On the first anniversary of the Stonewall Uprising, June 28, 1970, the first Pride march was held in New York City. Since then, Pride Month has become an annual celebration of queer identities, as well as an opportunity to recognize, discuss, and raise awareness for the struggles still faced by the LGBTQ+ community today.
One such discussion relates to health issues within the community. It's essential to address these topics to promote better understanding, reduce stigma, and ultimately improve health outcomes for everyone. By raising awareness in this way, we can help ensure that all people are able to get the medical care they need and deserve.
Among the various health concerns impacting the LGBTQ+ community, hepatitis C (or hep C) is one of the most prevalent. This viral infection, which primarily affects the liver, has disproportionately impacted LGBTQ+ individuals for a variety of reasons. At HepCMyWay, we're passionate about providing resources to help anyone affected by hep C. Here, we'll discuss what exactly a hepatitis C infection is, why the LGBTQ+ community is at a higher risk, as well as how the disease can be prevented and treated.
Understanding Hepatitis C
Hepatitis C goes by many names, including hep C, viral hepatitis, and HCV. This contagious liver disease can cause serious complications if left untreated, like liver damage, liver cancer, and in extreme cases, even liver failure. In most cases, hep C is transmitted via infected blood. Before protections were put in place in 1992, people often tested positive after receiving a blood transfusion that was unknowingly carrying the virus. Today, hep C is largely spread by:
- Sharing needles or syringes for drug use
- Having unprotected sex with an infected individual
- Being born to a mother with the virus
Unfortunately, chronic hepatitis C often does not present with any symptoms until its later stages, making it difficult to detect. Therefore, anyone who may be at risk should get tested for the virus regularly.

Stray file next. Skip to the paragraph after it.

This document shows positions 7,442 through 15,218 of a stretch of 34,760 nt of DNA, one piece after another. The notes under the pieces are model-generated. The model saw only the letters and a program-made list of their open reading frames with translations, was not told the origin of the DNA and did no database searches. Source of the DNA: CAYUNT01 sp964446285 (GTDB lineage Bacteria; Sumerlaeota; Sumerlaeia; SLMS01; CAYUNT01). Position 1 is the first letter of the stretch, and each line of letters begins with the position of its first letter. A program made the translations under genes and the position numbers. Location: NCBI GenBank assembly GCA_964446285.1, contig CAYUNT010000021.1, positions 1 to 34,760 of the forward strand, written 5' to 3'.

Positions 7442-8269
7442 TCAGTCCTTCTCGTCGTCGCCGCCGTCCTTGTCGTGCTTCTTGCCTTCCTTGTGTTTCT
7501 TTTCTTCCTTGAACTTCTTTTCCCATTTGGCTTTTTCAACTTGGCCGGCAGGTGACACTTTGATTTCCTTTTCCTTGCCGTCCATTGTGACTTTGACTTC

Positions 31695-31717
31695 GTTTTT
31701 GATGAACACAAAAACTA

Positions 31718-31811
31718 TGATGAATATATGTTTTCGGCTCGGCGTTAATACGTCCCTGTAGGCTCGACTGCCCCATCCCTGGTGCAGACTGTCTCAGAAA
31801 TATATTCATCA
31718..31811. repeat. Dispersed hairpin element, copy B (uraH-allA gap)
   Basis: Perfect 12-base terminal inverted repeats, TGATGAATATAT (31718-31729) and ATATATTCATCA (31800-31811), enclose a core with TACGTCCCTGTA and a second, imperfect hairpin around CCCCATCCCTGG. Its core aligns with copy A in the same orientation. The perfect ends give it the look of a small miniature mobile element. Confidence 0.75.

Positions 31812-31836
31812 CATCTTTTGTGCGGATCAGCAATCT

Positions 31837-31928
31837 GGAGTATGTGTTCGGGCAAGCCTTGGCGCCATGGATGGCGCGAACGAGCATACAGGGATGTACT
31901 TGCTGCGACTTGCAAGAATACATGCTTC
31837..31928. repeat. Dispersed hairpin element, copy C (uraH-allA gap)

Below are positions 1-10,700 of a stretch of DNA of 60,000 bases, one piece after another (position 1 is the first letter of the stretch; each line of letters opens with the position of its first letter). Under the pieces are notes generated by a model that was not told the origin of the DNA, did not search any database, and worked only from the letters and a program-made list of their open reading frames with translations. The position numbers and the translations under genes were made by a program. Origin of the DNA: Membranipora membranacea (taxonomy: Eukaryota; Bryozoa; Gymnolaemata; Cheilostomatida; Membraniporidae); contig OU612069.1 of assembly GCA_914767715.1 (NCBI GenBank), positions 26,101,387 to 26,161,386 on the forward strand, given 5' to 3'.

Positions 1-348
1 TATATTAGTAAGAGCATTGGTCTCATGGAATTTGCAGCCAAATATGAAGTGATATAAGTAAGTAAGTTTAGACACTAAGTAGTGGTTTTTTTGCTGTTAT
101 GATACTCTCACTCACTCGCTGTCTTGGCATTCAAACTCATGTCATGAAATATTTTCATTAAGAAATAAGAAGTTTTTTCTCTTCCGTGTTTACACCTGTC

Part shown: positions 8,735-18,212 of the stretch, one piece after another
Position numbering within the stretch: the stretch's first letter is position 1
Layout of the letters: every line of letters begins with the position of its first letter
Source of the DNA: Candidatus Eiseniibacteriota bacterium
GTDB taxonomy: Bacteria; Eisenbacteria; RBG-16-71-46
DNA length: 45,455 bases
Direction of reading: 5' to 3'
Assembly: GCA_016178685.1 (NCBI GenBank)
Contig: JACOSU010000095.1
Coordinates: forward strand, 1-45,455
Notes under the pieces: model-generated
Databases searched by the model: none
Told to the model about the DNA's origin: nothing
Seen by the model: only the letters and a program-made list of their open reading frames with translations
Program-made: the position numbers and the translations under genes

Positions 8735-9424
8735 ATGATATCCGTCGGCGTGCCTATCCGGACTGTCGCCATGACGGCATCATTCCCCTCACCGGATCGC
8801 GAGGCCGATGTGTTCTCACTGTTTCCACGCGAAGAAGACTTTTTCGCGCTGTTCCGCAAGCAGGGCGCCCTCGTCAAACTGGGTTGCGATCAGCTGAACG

The Prevalence of Hep C in the LGBTQ+ Community
It's worth noting that, while hep C is (opens in a new tab) than the general population, there is nothing about being LGBTQ+ that inherently raises a person's risk of contracting hep C. Rather, it's specific factors that put a person at higher risk, and these can be found amongst people of all sexualities and genders. What raises the risk for LGBTQ+ people is how prevalent these factors are within the community. These factors include:
- Limited access to healthcare: Despite protections like the Affordable Care Act, which helps to guarantee medical coverage regardless of sexual orientation or gender identity, many LGBTQ+ individuals c(opens in a new tab), whether that be scheduling with a primary care doctor, infectious disease specialist, or another medical provider. This can lead to difficulty getting the care they need, including testing for or treating hepatitis C.
- Higher rates of mental health struggles: In part due to difficulties finding healthcare (+ youth who wanted mental health care in the past year were not able to get it), and in part due to the discrimination and stigma that LGBTQ+ individuals often face, rates of mental health struggles like anxiety and depression are higher within the community. In turn, this can lead to substance abuse and high-risk sexual activity, both of which can raise a person's risk of contracting hep C.
- Higher rates of intravenous drug use: than heterosexual adults, which is particularly dangerous when it comes to intravenous drug use. Sharing needles or syringes increases the risk of contracting hep C, and limited access to healthcare can make it difficult for LGBTQ+ people to get clean needles or other support they may need to maintain sobriety.
- Higher rates of high-risk sexual activity: LGBTQ+ people also engage in higher rates of , which is another way that hep C can be transmitted. In fact, when it comes to hep c transmission, gay and bisexual men, or anyone else participating in unprotected anal sex, are at a higher risk due to the potential for small tears or abrasions that could lead to blood-to-blood contact.